From a Summary/News Release:
“In today’s opinion, Advocate General Niilo Jääskinen considers, first of all, that, even if the rightholder offers to a library the possibility of concluding licencing agreements for the use of his works on appropriate terms, the library may avail itself of the exception provided for in favour of dedicated terminals. In Mr Jääskinen’s view, it is only when such a contract has already been concluded that the library may no longer avail itself of the exception.”
Next, the Advocate General considers that the directive does not prevent Member States from granting libraries the right to digitise the books from their collections, if their being made available to the public by dedicated terminals requires it. That may be the case where it is necessary to protect original works which, although still covered by copyright, are old, fragile or rare. That may also be the case where the work in question is consulted by a large number of students and its photocopying might result in disproportionate wear.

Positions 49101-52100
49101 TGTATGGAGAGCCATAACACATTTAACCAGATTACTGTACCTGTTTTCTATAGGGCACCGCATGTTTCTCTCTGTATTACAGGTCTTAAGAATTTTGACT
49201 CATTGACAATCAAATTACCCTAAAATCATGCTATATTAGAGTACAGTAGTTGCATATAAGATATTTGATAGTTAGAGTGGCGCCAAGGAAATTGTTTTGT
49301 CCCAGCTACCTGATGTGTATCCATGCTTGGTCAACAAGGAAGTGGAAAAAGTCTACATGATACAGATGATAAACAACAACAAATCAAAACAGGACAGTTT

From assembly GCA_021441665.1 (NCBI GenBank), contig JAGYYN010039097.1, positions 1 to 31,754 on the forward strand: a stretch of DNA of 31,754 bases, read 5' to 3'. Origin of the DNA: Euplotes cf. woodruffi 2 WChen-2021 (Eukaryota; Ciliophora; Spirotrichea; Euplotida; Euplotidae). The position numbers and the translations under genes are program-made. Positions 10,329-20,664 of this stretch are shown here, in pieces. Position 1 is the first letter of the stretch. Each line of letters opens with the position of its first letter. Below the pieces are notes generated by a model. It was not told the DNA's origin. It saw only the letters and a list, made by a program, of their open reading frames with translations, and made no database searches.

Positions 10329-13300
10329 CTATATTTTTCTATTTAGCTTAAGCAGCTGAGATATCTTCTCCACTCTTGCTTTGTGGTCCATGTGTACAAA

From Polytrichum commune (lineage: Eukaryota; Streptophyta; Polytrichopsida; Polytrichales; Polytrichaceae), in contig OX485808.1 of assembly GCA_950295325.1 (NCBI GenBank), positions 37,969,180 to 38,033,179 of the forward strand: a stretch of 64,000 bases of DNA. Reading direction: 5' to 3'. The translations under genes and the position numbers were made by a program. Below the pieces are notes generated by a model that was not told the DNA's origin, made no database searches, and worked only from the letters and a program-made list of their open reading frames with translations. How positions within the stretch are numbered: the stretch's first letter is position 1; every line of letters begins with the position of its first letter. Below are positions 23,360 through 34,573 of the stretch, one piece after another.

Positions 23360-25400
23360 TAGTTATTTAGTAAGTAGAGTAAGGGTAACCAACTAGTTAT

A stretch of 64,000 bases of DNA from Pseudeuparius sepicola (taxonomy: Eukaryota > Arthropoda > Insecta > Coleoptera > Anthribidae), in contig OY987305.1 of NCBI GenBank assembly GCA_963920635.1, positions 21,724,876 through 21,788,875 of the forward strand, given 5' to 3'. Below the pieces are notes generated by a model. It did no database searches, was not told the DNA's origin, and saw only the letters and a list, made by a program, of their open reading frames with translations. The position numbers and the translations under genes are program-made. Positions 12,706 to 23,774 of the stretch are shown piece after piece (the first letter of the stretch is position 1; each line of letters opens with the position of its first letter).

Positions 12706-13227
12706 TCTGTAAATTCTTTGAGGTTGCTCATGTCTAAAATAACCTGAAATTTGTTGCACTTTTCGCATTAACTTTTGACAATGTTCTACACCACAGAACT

Lastly, Mr Jääskinen takes the view that the directive does not allow the users of dedicated terminals to save the works made available to them on a USB stick. He notes in particular that the exception provided for in favour of dedicated terminals previously constitutes an exception to the rightholder’s exclusive right of communication.
Direct to Full Text of Summary/News Release
Direct to Full Text of Opinion
As of 6/5/2014, 8am EDST English language version not yet posted. Versions in other EU languages available.
Hat Tip and Additional Coverage: Managing IP